Berms in landscaping

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How to Build a Berm for Landscaping

Berms are raised mounds of earth, usually forming a long ridge. These attractive landscaping features provide more soil depth for planting and help block sound and wind. Mountain bikers build heavy-duty berms to create banked turns. To build a berm for biking, start by removing all topsoil from the area, since topsoil will crumble and make the turn unstable.

Then, cover the area with a 2 to 4 inch layer of dirt, and use a rake to compact it. You'll also need to incorporate a drain at the downhill end of the turn to allow water to run off. Next, build the berm up in 2 to 4 inch layers until the slope reaches your desired height. If the dirt doesn't stick together, rough up the surface to help the new layer of dirt stay in place. Finish by making the surface as smooth as possible, including by removing any stones or rocks.

For tips on how to make a berm for your garden, keep reading! Did this summary help you? Yes No. Log in Facebook Loading Google Loading Civic Loading No account yet? Create an account. We use cookies to make wikiHow great.

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Together, they cited information from 11 references. Learn more Building a Berm for Mountain Biking. Tips and Warnings.A berm can be a useful and an attractive part of your landscape, adding height and visual interest while also providing a wind or noise barrier or even changing and improving drainage.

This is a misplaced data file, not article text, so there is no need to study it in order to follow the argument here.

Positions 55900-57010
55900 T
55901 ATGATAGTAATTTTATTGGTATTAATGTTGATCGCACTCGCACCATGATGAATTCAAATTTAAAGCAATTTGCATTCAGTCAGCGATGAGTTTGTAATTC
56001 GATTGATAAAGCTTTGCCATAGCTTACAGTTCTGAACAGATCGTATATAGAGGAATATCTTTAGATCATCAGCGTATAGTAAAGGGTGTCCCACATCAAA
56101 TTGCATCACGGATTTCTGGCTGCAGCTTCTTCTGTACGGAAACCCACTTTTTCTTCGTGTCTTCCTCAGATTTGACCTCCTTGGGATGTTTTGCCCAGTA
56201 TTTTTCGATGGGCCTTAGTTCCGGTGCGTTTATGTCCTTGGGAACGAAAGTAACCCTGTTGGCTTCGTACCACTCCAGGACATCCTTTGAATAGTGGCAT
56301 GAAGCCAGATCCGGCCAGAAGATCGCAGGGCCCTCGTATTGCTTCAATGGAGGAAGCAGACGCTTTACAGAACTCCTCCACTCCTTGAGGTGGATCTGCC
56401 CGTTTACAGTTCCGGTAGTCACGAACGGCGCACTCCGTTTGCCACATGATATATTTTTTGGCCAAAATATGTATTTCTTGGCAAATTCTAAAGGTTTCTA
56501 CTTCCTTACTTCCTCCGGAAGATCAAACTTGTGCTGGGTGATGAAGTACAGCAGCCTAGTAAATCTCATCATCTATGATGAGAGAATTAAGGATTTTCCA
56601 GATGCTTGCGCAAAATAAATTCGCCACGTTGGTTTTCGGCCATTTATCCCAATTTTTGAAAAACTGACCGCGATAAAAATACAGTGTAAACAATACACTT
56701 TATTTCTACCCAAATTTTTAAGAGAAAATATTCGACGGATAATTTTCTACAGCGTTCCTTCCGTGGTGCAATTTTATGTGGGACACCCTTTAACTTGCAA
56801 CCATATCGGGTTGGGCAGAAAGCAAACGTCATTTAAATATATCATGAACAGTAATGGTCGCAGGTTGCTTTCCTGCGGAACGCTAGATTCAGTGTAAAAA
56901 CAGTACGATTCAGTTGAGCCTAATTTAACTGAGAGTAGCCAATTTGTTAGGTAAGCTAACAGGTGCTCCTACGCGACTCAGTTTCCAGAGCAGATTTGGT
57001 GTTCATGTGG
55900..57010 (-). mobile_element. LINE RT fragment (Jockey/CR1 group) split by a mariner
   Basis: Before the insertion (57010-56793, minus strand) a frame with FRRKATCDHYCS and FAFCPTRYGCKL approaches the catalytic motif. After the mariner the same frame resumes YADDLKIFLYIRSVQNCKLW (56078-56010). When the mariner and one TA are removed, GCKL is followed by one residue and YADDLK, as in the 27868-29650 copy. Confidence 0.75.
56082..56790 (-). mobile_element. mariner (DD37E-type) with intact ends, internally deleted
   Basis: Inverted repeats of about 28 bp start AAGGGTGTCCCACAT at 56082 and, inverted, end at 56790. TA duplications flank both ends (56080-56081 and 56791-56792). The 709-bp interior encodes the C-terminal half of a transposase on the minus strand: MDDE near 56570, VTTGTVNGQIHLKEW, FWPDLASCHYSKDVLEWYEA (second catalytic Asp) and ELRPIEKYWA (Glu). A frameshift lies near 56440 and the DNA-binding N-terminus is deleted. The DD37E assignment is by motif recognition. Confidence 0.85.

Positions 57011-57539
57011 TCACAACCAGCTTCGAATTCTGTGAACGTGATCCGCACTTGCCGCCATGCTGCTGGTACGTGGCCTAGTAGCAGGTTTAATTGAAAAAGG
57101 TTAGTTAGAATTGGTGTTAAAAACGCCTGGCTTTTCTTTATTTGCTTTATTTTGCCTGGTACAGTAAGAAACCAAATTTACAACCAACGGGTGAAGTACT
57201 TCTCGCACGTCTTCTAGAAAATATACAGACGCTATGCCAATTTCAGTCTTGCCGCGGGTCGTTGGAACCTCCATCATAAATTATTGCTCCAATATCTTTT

Looking for some ideas for planting on a berm? Read on to learn more. A berm is essentially just a raised bit of the landscape, which you may choose to add to your yard for any variety of reasons: improved aesthetics, as a focal point, for a wind break, as a privacy screen, or to redirect drainage.

Regardless of the reason, your new berm will be just a hill until you add plantings to it that make practical sense and that add to the beauty of your garden. For instance, trees are an obvious choice if your berm is for privacy or blocking wind or noise. But you can also add any number of other plants to make a beautiful garden structure. Here are some great ideas for plants for berms:. A landscape berm planting is not quite like your other beds.

The ground is raised up and the soil can become too compacted and dry. To plant a successful berm, make sure you use good soil, cultivate it well, and choose plants that will help prevent erosion. Water your plants regularly, as the soil can dry out quickly. You can also use mulch around plants to reduce erosion and help keep moisture in the soil.

Read more articles about Landscape Ideas. Friend's Email Address. Your Name. Your Email Address. Send Email. Landscape Ideas. Image by ozgurcoskun.Landscaping berms provide privacy, break up large areas of flat land and showcase plants. Perfectly flat land might make it easy to mow your lawn, but flat land lacks the visual interest of a rolling landscape. Berms -- small, elongated hills with a gradual slope -- add height so you can showcase plants on a raised platform.